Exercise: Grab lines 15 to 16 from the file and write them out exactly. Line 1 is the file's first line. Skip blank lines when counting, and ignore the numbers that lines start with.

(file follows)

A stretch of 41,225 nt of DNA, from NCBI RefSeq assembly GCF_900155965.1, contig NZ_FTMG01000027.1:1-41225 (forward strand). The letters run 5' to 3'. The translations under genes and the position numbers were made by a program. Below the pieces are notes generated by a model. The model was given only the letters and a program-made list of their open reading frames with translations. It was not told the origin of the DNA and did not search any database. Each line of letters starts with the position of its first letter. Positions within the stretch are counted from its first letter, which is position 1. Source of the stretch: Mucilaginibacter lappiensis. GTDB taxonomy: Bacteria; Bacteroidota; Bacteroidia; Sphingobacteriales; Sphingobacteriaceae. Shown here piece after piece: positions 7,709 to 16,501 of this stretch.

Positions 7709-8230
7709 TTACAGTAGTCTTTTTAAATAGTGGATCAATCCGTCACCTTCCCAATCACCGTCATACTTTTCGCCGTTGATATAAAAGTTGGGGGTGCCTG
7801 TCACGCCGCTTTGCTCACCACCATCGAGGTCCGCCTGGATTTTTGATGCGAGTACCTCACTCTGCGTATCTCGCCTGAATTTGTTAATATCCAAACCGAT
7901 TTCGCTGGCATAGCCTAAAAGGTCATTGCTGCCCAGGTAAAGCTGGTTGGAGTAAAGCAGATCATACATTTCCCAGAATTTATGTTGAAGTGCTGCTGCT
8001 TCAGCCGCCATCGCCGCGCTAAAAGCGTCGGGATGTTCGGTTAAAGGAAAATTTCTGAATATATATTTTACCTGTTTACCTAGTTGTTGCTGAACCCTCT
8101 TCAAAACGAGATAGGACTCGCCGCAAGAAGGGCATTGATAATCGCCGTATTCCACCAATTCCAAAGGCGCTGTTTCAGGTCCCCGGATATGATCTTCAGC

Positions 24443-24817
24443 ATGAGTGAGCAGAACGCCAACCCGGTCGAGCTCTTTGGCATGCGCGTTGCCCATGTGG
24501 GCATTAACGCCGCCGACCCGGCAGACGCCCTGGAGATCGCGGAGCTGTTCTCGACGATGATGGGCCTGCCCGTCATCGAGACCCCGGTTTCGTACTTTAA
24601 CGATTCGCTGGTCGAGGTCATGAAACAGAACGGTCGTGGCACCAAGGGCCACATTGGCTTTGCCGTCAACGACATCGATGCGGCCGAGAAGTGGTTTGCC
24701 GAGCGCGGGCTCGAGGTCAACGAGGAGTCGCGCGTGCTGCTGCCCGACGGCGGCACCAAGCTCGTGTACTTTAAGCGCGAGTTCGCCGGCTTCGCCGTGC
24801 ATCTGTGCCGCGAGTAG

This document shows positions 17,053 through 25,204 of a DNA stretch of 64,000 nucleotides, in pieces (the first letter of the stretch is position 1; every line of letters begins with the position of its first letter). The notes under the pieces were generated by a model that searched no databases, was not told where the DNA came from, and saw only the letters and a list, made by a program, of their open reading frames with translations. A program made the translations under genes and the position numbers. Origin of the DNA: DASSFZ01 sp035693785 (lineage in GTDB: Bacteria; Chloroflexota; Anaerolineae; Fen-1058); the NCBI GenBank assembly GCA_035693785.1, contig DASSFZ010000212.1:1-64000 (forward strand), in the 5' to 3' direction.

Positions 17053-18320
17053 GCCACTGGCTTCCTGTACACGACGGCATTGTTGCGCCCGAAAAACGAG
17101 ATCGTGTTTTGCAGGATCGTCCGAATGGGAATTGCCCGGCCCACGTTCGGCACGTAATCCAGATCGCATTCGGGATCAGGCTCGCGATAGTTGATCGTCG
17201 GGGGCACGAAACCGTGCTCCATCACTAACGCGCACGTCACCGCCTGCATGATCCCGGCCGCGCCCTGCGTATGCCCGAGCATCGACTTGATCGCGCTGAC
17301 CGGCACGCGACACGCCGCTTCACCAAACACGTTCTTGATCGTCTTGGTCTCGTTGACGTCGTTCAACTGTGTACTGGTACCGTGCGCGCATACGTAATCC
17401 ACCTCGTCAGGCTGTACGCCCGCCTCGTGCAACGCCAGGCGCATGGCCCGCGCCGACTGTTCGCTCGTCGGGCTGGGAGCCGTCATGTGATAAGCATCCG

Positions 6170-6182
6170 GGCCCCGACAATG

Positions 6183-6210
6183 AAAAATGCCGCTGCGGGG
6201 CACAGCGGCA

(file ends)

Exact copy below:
Positions 17053-18320
17053 GCCACTGGCTTCCTGTACACGACGGCATTGTTGCGCCCGAAAAACGAG